Red peppers are worth zero. Purple peppers are worth zero. Orange peppers are worth $1 each. Blue peppers are worth $1 each. Yellow peppers are worth $2 each.

Yuri decides to sell 3 yellow peppers; he returns them to the supply and collects $6 from the bank.

5. Time Check

The game is divided into Morning and Afternoon. The game starts in the Morning, which is why the Morning decks of Market and Auction cards were used during setup. The Time Check phase works as follows:

If It's Morning

First, count the number of Recipe cards remaining at the Chili Cookoff.

If there are fewer cards than there are players (for example 2 or fewer in a 3-player game), then the Afternoon is skipped. One more round is played and the game ends after the Fulfillment phase of that round.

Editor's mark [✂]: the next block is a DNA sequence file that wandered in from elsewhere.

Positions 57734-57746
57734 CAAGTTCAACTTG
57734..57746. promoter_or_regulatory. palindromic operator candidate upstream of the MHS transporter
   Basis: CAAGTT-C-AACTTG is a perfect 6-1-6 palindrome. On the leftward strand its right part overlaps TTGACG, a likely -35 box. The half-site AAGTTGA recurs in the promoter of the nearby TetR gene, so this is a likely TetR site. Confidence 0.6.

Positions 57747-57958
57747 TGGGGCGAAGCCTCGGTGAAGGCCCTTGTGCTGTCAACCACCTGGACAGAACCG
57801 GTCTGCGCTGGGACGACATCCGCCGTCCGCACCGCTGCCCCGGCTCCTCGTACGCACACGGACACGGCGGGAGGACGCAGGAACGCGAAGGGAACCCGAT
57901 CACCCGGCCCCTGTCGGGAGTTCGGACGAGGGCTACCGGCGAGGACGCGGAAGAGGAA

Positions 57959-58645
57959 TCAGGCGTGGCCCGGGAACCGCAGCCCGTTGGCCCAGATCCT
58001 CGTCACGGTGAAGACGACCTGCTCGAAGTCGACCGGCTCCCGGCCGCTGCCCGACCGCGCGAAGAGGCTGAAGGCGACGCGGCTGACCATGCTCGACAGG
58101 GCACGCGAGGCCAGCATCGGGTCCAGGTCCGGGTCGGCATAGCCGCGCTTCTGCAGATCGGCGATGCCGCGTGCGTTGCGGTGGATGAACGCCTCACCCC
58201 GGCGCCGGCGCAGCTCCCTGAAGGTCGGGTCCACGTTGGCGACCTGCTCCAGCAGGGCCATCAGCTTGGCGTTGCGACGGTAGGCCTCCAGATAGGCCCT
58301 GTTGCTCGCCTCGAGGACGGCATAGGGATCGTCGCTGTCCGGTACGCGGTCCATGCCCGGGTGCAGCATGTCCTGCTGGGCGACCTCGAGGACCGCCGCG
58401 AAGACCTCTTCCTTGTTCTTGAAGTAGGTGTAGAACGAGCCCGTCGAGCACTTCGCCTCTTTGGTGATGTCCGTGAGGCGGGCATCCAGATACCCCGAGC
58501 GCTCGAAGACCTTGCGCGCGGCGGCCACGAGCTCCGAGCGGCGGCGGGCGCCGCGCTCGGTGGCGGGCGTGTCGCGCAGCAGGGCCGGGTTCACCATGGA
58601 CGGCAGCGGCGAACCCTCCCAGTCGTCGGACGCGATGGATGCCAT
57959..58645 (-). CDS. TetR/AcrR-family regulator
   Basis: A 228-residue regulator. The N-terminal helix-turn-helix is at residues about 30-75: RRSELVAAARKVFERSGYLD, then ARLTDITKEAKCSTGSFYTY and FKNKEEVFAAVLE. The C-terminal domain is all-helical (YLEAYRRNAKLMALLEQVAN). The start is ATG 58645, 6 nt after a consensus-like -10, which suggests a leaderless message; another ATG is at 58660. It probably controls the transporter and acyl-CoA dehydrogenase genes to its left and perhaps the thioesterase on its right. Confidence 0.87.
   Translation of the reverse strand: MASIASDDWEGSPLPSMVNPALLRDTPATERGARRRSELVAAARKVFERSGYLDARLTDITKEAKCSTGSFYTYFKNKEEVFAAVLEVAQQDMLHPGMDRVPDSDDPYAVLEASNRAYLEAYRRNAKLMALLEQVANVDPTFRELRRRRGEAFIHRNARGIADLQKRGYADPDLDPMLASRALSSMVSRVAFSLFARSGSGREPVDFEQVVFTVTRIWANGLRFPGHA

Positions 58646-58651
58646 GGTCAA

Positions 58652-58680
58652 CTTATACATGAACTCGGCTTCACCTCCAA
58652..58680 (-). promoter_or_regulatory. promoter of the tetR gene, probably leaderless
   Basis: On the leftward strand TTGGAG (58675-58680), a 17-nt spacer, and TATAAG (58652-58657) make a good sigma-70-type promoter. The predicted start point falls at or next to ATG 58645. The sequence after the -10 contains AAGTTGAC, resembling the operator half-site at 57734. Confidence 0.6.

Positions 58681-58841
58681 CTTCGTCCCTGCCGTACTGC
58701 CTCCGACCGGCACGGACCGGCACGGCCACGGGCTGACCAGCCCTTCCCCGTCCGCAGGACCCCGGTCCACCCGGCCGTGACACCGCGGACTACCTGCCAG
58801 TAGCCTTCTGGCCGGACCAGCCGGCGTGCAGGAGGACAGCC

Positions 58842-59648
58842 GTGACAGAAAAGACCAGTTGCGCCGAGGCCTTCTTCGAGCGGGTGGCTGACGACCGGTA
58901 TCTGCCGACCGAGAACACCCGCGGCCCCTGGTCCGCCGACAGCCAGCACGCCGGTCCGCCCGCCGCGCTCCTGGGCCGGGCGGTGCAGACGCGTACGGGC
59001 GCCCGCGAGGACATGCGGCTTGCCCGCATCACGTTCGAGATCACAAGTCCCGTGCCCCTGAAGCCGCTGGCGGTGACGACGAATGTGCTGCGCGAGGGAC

Note: This does not often happen in the Morning, but it is possible.

Then, count the number of Market cards remaining at the Farmers' Market.

If there are at least as many cards remaining as there are players (for example 3 or more and it's a 3-player game), then it is still morning. Start a new round!

If there are fewer cards than there are players, then the game progresses to afternoon.

  1. Discard any remaining morning Market cards from the Farmers' Market, then Draw new Market cards from the afternoon deck to refill the Farmers' Market to the same number that the game started with; return the remainder of the afternoon Market deck to the box.

  2. Return the morning Auction deck to the box, but leave the Auction cards currently in the Auction house where they are; Start a new round!

Example: In this 3-player game it's morning and we see that the Farmers' Market is down to 1 card. This means that next round is the start of Afternoon.